Commentators often describe struggling teams as lacking an "identity", but in reality, they are often missing an effective "game model" – a clear playing style that is understood by both players and coaches. In this webinar, renowned Spanish coach David Aznar joins FIFA's Toni Álvarez to discuss what the term 'game model' means in practice, before going on to explore how coaches can go about implementing them on the pitch. The webinar is presented in three parts, and is followed by a Q&A.
A good game model is about getting the job done with the people you've got.
Part 1: What is a "game model"?
Aznar begins by defining the concept of the game model. Most coaches have a vision of how they want their teams to play, but a game model is more than that, because it has to take account of real-life circumstances. After drawing this important distinction, Aznar goes on to explain how a team's structure (including its formation) combines with the details of its playing style to create a game model, and how coaches can adapt that model to get the best out of their squads.
Part 2: Development and implementation
Here Aznar examines how coaches actually implement game models within their squads. He discusses the key principles to bear in mind when drawing up models, starting with the importance of communication before covering how teams operate in transition, attack and defence. The coach then highlights the under-appreciated problem of how to teach players to apply a chosen game model in specific scenarios during matches. As he points out, a good game model is about finding ways to "get the job done with the people you've got."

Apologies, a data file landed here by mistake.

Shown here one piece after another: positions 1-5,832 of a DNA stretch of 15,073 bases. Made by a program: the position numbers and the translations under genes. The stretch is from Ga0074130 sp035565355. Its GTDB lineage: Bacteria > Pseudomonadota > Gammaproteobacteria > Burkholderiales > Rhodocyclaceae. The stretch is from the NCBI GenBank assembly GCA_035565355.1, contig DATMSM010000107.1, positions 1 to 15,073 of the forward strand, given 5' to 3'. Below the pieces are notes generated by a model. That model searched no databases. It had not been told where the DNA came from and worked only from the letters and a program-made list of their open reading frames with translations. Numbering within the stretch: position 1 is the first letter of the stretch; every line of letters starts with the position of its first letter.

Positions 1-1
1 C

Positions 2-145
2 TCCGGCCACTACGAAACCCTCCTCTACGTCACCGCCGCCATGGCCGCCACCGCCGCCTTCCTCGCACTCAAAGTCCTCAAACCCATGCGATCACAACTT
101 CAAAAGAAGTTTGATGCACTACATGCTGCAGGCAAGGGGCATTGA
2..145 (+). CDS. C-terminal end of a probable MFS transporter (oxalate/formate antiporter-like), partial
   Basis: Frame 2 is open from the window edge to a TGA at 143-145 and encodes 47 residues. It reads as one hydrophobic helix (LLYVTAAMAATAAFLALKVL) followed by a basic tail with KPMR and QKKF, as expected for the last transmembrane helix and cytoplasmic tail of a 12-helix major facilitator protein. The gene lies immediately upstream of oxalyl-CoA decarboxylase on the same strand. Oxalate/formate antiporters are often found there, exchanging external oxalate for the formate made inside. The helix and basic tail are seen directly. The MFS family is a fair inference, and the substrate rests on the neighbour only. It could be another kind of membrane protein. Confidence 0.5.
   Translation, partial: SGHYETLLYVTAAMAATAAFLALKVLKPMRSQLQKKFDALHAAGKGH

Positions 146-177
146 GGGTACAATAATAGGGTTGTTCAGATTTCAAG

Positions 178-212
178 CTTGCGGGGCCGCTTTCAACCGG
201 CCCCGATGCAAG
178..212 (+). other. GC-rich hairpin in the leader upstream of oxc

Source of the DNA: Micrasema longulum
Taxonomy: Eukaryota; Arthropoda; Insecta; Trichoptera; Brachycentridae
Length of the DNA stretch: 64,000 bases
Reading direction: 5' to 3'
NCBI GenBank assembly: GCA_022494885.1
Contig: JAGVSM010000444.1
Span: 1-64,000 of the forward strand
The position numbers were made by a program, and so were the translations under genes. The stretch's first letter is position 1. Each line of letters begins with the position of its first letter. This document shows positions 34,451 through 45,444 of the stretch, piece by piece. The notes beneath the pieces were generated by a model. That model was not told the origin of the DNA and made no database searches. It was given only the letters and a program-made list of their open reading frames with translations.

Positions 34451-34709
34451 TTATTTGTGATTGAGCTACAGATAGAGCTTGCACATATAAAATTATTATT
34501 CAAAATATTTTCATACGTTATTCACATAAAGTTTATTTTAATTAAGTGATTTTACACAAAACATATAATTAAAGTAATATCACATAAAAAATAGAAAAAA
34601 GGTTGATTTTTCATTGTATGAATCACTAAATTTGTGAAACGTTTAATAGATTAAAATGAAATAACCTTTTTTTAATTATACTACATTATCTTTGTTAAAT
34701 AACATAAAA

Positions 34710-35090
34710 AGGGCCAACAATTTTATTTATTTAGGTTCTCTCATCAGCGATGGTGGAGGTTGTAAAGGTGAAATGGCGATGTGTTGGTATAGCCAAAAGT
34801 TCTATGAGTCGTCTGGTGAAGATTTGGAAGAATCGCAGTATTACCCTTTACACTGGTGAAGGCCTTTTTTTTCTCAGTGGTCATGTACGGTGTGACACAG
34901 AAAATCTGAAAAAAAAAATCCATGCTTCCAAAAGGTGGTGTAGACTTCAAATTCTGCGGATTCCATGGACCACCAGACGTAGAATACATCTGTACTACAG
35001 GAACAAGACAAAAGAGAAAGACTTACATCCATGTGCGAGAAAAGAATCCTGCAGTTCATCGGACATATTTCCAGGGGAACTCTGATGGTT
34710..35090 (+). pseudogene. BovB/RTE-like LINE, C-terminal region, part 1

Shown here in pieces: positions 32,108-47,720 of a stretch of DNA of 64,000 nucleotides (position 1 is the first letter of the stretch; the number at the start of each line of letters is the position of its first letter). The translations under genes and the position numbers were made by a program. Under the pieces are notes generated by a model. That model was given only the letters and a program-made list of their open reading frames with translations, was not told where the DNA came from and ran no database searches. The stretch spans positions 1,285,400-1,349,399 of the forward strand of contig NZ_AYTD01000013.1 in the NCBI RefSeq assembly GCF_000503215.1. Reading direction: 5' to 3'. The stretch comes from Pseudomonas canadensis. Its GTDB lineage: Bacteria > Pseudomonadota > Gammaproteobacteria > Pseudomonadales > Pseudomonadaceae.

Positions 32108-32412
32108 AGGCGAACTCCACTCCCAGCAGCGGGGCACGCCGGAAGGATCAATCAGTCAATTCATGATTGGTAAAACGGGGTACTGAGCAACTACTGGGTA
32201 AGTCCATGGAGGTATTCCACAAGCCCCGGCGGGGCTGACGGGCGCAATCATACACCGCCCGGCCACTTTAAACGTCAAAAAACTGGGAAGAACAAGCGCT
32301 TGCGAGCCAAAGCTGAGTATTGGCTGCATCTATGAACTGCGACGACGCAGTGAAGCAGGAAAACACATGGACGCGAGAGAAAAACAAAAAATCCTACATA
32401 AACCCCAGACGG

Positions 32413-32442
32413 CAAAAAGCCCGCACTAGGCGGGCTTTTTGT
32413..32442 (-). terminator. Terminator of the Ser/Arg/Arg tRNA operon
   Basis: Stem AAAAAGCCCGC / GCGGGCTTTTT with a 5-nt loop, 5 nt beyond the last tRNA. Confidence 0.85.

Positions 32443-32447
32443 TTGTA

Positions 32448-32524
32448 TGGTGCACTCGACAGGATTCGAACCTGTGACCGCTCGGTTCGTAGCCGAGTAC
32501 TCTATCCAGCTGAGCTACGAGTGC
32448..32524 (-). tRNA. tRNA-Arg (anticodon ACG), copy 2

Part 3: Game models in practice
In the final part of the webinar proper, Aznar moves from theory to practice with examples of the drills he uses to teach game models to his players. This section features videos of 15 exercises, ranging from warm-ups to set-piece practice and small-sided drills, as well as full practice matches. After presenting two worksheets players and coaches can use to assess the effectiveness of game models, he rounds off his presentation with a video that sums up the three key elements of a good game model: thoughts, actions and relationships.
How flexible are you when it comes to changing your vision and your structure?
I imagine your game model has evolved over your career. What challenges do you face when trying to implement a game model with a multi-cultural squad that includes a variety of different ideas about football?
You have a lot of experience in Spanish academies. How much do you think the academy model harms player development? What do you think the ideal model for developing players would be?
A lot of young players get lost in the system because of coaches. What can we do about that?
Football tactics are evolving. Where do you think game models are going and how will they develop?